As a student of rhetoric & composition I study the intersection of words, bodies & things. I draw on discourses of cognitive science, psychology, philosophy & educational theory, & work in both textual & non-textual modes.
My doctoral dissertation sought to apply the thought of American philosopher William James (1842-1910) to the writing classroom. I argued that in an age of social fragmentation & populist revolt, James can provide valuable guidance as to how to live with one another.
More recently I’ve turned my attention to our writing tools. With the shift from print to screen, how do writing practices change? How do these changes impact how we think and relate? And how might we best teach writing in a digital and networked age? Of late, I’ve tried to answer these questions.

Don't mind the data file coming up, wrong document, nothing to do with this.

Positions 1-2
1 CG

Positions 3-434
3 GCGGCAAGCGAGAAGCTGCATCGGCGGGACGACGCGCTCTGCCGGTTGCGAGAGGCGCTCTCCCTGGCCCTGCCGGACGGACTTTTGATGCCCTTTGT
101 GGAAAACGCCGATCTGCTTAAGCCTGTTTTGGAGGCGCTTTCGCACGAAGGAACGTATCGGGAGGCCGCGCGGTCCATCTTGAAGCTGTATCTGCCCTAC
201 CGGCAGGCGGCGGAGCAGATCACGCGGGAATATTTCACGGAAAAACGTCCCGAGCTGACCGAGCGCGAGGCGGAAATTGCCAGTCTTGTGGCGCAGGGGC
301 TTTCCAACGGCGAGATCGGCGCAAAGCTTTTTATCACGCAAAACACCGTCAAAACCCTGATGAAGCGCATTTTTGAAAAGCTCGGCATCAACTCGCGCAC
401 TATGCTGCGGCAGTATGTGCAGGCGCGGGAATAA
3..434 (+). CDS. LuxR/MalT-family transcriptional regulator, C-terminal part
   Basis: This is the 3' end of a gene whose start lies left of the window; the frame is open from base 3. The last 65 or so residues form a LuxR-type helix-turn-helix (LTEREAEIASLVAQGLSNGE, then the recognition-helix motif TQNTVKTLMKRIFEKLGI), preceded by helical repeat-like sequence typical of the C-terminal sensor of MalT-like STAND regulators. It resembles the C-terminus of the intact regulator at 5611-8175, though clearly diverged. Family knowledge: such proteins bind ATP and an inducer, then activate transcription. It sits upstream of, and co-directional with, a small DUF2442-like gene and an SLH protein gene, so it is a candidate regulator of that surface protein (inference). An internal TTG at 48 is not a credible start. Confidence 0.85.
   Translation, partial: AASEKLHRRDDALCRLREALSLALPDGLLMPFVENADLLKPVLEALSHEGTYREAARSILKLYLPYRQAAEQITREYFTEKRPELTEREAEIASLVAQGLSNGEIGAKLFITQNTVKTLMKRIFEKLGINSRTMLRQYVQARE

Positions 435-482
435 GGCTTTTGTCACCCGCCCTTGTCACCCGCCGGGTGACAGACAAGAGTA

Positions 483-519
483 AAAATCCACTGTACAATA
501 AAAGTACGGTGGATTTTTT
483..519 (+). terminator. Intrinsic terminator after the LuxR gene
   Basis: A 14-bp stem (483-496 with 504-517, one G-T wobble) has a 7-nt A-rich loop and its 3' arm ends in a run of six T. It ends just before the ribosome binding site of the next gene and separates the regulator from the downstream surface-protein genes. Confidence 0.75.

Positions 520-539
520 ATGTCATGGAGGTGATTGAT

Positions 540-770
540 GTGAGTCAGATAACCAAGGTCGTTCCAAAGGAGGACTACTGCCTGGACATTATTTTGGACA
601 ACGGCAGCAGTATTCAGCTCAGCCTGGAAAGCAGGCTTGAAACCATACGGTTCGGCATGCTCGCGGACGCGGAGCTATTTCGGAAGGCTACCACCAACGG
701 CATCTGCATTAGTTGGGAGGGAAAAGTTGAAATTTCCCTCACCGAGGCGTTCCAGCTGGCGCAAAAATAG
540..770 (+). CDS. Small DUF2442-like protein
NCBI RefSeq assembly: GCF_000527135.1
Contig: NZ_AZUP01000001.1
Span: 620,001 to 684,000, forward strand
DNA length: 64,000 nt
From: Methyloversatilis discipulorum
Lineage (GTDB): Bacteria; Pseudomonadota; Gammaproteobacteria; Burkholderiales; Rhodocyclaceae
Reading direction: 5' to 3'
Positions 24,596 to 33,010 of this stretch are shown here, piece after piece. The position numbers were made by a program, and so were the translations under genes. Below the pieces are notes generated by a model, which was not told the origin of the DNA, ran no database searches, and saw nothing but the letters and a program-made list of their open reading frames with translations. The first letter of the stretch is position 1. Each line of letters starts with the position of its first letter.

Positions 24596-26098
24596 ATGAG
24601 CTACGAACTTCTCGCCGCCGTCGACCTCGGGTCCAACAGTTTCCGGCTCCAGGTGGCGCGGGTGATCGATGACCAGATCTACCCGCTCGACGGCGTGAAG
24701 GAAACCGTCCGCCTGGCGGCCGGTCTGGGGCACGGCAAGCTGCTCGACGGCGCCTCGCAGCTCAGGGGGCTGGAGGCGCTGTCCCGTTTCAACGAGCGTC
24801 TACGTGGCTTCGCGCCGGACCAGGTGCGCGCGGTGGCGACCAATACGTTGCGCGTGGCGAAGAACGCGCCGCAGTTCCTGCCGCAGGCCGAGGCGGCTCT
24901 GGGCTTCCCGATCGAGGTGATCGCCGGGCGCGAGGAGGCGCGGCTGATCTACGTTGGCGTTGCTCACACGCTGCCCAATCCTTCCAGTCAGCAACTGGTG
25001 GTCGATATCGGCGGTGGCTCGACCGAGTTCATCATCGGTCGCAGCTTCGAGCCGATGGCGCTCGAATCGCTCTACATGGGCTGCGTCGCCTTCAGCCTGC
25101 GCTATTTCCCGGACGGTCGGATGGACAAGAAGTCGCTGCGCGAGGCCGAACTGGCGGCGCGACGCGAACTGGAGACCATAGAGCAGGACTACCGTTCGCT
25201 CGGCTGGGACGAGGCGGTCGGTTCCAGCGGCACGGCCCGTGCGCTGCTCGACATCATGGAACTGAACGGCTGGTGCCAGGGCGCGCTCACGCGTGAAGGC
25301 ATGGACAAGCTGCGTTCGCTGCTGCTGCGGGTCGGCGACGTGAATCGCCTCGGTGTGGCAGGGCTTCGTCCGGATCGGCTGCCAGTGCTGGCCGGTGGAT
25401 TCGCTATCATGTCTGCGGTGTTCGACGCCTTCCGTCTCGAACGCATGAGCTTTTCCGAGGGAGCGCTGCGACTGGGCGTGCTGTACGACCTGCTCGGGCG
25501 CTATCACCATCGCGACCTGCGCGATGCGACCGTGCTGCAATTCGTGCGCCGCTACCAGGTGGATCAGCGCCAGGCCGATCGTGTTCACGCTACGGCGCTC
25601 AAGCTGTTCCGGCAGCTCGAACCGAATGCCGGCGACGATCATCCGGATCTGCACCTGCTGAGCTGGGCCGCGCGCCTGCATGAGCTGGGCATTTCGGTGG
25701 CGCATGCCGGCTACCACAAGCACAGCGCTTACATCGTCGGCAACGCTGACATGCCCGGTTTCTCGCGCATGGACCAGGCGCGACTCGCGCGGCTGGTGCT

To view some of my recent publications, click here.
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